Hagbourne CE Primary School

HOMEWORK Policy – Reviewed September 2018

Introduction

VISION

In the parable of the Good Samaritan Jesus teaches us to ‘Love your neighbour as you love yourself’.  It is from this that we get our key Christian values of Respect, Responsibility, Care and Courage.  These provide a stable and caring environment where we are 'preparing each child for their future in an ever- changing world'.

Hagbourne Church of England Primary School is inclusive, serving equally those of all faiths or none through the provision of an education of the highest quality within the context of Christian belief and practice.

Rationale

At Hagbourne CE Primary School we want children to have a positive experience of homework and to learn to take increasing responsibility for their own learning.

Aims

Through this policy we aim to:

The Sutton Trust (https://educationendowmentfoundation.org.uk/evidence/teaching-learning-toolkit/homework-primary/) undertook research into the effectiveness of homework and found the following:

‘It is certainly the case that schools whose pupils do homework tend to be more successful. However it is less clear that the homework is the reason why they are successful. A number of reviews and Meta-analyses have explored this issue. There is stronger evidence that it is helpful at secondary level, but there is much less evidence of benefit at primary level.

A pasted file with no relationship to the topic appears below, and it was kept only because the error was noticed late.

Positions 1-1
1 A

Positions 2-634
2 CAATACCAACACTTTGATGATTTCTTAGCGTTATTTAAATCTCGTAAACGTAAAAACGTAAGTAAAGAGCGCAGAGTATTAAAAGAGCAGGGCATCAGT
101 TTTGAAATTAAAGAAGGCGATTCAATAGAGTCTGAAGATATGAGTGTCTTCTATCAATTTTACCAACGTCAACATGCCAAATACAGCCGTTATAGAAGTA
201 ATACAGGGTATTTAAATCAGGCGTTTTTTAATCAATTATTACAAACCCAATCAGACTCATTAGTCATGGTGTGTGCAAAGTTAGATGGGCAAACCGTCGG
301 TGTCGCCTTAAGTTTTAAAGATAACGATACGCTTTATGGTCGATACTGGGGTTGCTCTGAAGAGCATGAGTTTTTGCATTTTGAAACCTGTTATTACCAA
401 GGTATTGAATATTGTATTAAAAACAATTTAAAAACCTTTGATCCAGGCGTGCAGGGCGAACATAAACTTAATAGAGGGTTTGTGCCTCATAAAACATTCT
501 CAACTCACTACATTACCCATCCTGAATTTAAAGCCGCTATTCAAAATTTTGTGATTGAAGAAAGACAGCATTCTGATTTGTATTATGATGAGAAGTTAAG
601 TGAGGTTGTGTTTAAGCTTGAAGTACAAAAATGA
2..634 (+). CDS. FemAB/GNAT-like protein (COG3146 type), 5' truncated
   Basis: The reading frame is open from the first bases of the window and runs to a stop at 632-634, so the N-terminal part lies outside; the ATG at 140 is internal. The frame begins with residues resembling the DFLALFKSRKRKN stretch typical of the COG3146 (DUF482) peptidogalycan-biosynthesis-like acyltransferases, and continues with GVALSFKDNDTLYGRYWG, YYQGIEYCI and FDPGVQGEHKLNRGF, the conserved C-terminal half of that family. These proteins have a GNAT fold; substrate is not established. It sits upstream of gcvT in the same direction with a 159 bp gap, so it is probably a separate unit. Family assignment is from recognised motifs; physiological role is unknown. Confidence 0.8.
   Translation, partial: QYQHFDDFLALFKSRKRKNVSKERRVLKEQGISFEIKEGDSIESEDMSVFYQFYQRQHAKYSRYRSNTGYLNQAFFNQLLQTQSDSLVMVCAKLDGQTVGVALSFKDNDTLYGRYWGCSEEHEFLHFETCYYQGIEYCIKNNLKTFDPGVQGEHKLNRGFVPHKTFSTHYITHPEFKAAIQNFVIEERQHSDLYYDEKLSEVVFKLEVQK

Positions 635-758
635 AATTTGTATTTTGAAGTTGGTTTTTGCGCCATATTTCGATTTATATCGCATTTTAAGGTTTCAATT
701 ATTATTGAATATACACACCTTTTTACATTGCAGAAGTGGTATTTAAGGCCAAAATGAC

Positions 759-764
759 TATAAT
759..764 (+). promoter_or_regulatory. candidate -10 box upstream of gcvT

There is some evidence that when homework is used as a short and focused intervention it can be effective in improving students’ attainment, but this is limited for primary age pupils.

Overall the general benefits are likely to be modest if homework is more routinely set. ‘

With the above in mind we, at Hagbourne CE Primary school,  believe that the following five key factors underpin homework and home learning for Hagbourne CE Primary School children:

  1. Primary school children cannot be expected to study at home as secondary students may study, nor to work as adults may work. Children spend six hours a day at school and are usually tired or “filled” with school learning by the end of the day.
  2. The best homework a child can do is “family living” – talking, listening, playing, cooking and sharing interests with family. It is these things that promote learning about life and enhance the values of the child.
  3. Homework is more effective if children can see that adults are genuinely engaged in the same or similar activity thus providing a model of appropriate attitudes to learning.
  4. Homework is more effective if adults provide positive feedback to children of their work. This not only encourages further learning but also reinforces success for the child.
  5. Homework should not cause undue stress on the child, family or the teacher.

Types of Homework